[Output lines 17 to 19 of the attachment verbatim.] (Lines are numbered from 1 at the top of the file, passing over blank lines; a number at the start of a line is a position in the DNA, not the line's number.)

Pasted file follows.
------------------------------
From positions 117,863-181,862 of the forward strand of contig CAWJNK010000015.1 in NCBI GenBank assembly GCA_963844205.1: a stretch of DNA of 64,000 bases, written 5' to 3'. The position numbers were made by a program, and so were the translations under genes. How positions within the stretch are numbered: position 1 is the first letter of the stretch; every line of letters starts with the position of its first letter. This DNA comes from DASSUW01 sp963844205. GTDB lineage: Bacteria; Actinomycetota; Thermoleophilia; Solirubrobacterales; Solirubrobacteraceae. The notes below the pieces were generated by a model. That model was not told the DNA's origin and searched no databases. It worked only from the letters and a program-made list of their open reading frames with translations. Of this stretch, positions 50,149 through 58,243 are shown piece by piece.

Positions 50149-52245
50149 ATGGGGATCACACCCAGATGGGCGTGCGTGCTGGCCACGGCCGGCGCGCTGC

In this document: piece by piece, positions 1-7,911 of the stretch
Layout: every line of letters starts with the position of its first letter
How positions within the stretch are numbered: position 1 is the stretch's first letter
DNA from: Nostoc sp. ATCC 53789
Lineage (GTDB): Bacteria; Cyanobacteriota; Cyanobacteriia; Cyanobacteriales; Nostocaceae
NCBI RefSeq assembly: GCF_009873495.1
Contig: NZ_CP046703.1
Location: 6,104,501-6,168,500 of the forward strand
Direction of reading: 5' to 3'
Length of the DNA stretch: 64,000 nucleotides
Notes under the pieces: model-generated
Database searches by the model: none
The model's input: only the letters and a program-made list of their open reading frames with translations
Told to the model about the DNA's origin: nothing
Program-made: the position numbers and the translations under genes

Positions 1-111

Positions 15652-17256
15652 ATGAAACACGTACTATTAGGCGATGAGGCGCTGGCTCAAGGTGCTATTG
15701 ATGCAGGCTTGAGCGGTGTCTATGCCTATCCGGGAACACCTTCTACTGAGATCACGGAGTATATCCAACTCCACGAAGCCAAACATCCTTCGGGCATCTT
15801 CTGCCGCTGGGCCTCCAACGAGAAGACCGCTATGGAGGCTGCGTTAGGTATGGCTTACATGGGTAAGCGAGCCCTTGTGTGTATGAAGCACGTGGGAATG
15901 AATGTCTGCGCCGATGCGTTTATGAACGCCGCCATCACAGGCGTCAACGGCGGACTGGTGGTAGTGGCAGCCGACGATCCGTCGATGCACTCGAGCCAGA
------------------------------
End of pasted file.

Told to the model about the DNA's origin: nothing
Program-made: the position numbers and the translations under genes

Positions 1-111